Heterochrony in Evolution

An Overview
  • Michael L. McKinney
Part of the Topics in Geobiology book series (TGBI, volume 7)


The chapters in this book essentially form a collective argument for the abundance of heterochrony in evolution. In a sense, this is hardly surprising, since changing the rate or time at or during which a trait grows is certainly the simplest way to alter form (McKinney, this volume, Chapter 2). Why then all the ruckus? As Gould (this volume) has noted, there are a number of reasons, not the least of which is that a growing knowledge of developmental mechanisms is allowing us to define more precisely the link between ontogeny and evolution. But how far will heterochrony take us? At minimum, it may have little impact on the Darwinian view. These abundant cases could amount to little more than hanging polysyllabic names on the obvious mechanics of growth (larger traits have grown faster or for a longer time, so what?). However, at maximum, it may turn out that there are important ramifications not assimilated into the traditional view of evolution. Among the most important of these are previously unrealized heterochronic effects on rate and direction of evolution.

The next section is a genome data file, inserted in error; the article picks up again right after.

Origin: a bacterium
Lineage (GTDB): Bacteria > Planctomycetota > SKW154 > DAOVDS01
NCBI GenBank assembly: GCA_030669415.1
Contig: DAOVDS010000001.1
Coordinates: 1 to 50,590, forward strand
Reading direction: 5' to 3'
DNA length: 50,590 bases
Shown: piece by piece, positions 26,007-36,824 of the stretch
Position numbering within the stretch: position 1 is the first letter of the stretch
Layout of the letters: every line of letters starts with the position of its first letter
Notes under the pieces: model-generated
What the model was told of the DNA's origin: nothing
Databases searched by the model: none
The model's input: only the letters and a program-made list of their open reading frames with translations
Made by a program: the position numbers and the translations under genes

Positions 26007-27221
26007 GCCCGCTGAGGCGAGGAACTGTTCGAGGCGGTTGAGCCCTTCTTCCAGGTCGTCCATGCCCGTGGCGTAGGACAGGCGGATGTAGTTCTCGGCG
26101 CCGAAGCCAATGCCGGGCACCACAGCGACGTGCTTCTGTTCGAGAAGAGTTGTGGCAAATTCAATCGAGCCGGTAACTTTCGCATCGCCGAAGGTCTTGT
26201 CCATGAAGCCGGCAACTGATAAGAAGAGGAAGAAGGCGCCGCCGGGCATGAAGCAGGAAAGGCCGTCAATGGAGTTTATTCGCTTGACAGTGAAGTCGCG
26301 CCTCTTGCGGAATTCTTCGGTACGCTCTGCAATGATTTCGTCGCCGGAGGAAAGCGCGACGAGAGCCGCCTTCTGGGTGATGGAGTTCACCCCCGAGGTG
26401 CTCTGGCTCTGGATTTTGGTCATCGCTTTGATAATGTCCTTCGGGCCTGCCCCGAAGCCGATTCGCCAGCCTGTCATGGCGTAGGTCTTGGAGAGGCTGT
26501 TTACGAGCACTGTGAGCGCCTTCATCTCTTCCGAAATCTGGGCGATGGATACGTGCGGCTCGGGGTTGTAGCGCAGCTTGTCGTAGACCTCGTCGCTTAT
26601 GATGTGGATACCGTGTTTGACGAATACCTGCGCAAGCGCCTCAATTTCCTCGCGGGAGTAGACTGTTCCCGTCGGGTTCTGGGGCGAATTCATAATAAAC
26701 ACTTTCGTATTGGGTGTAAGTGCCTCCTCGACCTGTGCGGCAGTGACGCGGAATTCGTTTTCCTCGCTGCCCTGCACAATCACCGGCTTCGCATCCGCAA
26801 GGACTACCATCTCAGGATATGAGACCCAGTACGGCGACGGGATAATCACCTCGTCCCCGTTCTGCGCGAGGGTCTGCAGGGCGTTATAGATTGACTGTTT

Benthic Foraminifera High Taxon Planktonic Foraminifera Wood Frog Internal Motor 
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Copyright information

© Springer Science+Business Media New York 1988

Authors and Affiliations

  • Michael L. McKinney
    • 1
  1. 1.Department of Geological Sciences, and Graduate Program in EcologyUniversity of TennesseeKnoxvilleUSA

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